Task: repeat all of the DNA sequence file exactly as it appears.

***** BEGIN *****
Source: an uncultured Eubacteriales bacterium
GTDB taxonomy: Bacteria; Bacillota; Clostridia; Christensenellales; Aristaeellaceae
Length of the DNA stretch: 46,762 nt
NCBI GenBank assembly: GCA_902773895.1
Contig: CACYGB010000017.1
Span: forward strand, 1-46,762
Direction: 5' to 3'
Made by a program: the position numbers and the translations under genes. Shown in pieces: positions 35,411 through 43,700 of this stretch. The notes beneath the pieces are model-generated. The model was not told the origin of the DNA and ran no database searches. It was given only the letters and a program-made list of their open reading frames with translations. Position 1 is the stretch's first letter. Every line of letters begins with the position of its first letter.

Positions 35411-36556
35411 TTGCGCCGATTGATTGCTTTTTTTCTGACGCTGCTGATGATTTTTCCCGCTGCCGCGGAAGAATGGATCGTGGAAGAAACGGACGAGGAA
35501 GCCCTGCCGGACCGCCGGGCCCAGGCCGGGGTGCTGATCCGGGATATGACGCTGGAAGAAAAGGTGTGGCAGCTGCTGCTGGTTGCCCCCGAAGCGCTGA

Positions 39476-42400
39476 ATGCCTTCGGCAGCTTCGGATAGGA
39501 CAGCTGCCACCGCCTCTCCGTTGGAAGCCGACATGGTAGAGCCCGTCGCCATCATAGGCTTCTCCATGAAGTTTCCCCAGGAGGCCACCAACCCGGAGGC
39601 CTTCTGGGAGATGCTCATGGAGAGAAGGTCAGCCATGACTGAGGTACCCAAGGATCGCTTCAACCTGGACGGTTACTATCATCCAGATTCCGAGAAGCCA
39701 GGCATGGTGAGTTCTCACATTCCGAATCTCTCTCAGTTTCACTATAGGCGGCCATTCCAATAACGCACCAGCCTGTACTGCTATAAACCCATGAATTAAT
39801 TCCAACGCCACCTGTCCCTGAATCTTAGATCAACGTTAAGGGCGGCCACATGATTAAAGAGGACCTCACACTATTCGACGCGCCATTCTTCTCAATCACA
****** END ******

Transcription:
Source: an uncultured Eubacteriales bacterium
GTDB taxonomy: Bacteria; Bacillota; Clostridia; Christensenellales; Aristaeellaceae
Length of the DNA stretch: 46,762 nt
NCBI GenBank assembly: GCA_902773895.1
Contig: CACYGB010000017.1
Span: forward strand, 1-46,762
Direction: 5' to 3'
Made by a program: the position numbers and the translations under genes. Shown in pieces: positions 35,411 through 43,700 of this stretch. The notes beneath the pieces are model-generated. The model was not told the origin of the DNA and ran no database searches. It was given only the letters and a program-made list of their open reading frames with translations. Position 1 is the stretch's first letter. Every line of letters begins with the position of its first letter.

Positions 35411-36556
35411 TTGCGCCGATTGATTGCTTTTTTTCTGACGCTGCTGATGATTTTTCCCGCTGCCGCGGAAGAATGGATCGTGGAAGAAACGGACGAGGAA
35501 GCCCTGCCGGACCGCCGGGCCCAGGCCGGGGTGCTGATCCGGGATATGACGCTGGAAGAAAAGGTGTGGCAGCTGCTGCTGGTTGCCCCCGAAGCGCTGA

Positions 39476-42400
39476 ATGCCTTCGGCAGCTTCGGATAGGA
39501 CAGCTGCCACCGCCTCTCCGTTGGAAGCCGACATGGTAGAGCCCGTCGCCATCATAGGCTTCTCCATGAAGTTTCCCCAGGAGGCCACCAACCCGGAGGC
39601 CTTCTGGGAGATGCTCATGGAGAGAAGGTCAGCCATGACTGAGGTACCCAAGGATCGCTTCAACCTGGACGGTTACTATCATCCAGATTCCGAGAAGCCA
39701 GGCATGGTGAGTTCTCACATTCCGAATCTCTCTCAGTTTCACTATAGGCGGCCATTCCAATAACGCACCAGCCTGTACTGCTATAAACCCATGAATTAAT
39801 TCCAACGCCACCTGTCCCTGAATCTTAGATCAACGTTAAGGGCGGCCACATGATTAAAGAGGACCTCACACTATTCGACGCGCCATTCTTCTCAATCACA